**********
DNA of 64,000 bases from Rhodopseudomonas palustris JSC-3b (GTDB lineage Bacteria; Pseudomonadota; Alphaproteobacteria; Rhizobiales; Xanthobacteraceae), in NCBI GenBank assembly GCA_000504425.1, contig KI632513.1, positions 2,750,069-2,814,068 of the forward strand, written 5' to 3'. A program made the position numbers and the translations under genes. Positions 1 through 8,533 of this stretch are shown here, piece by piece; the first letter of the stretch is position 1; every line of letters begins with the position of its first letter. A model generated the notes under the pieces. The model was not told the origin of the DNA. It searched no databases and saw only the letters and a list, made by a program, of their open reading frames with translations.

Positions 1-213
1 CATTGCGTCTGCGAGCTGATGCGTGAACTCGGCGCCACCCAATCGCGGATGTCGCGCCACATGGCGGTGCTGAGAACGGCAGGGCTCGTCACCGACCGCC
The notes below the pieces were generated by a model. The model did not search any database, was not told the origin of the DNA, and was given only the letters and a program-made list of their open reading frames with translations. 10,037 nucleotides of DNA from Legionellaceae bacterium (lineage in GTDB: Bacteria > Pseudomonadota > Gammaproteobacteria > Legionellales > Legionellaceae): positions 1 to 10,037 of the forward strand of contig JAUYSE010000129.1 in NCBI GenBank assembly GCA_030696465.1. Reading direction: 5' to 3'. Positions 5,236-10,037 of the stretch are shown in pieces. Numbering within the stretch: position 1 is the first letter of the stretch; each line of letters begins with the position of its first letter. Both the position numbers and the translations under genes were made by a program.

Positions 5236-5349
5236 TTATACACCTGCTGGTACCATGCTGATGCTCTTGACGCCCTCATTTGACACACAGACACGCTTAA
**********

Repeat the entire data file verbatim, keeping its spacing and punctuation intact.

DNA of 64,000 bases from Rhodopseudomonas palustris JSC-3b (GTDB lineage Bacteria; Pseudomonadota; Alphaproteobacteria; Rhizobiales; Xanthobacteraceae), in NCBI GenBank assembly GCA_000504425.1, contig KI632513.1, positions 2,750,069-2,814,068 of the forward strand, written 5' to 3'. A program made the position numbers and the translations under genes. Positions 1 through 8,533 of this stretch are shown here, piece by piece; the first letter of the stretch is position 1; every line of letters begins with the position of its first letter. A model generated the notes under the pieces. The model was not told the origin of the DNA. It searched no databases and saw only the letters and a list, made by a program, of their open reading frames with translations.

Positions 1-213
1 CATTGCGTCTGCGAGCTGATGCGTGAACTCGGCGCCACCCAATCGCGGATGTCGCGCCACATGGCGGTGCTGAGAACGGCAGGGCTCGTCACCGACCGCC
The notes below the pieces were generated by a model. The model did not search any database, was not told the origin of the DNA, and was given only the letters and a program-made list of their open reading frames with translations. 10,037 nucleotides of DNA from Legionellaceae bacterium (lineage in GTDB: Bacteria > Pseudomonadota > Gammaproteobacteria > Legionellales > Legionellaceae): positions 1 to 10,037 of the forward strand of contig JAUYSE010000129.1 in NCBI GenBank assembly GCA_030696465.1. Reading direction: 5' to 3'. Positions 5,236-10,037 of the stretch are shown in pieces. Numbering within the stretch: position 1 is the first letter of the stretch; each line of letters begins with the position of its first letter. Both the position numbers and the translations under genes were made by a program.

Positions 5236-5349
5236 TTATACACCTGCTGGTACCATGCTGATGCTCTTGACGCCCTCATTTGACACACAGACACGCTTAA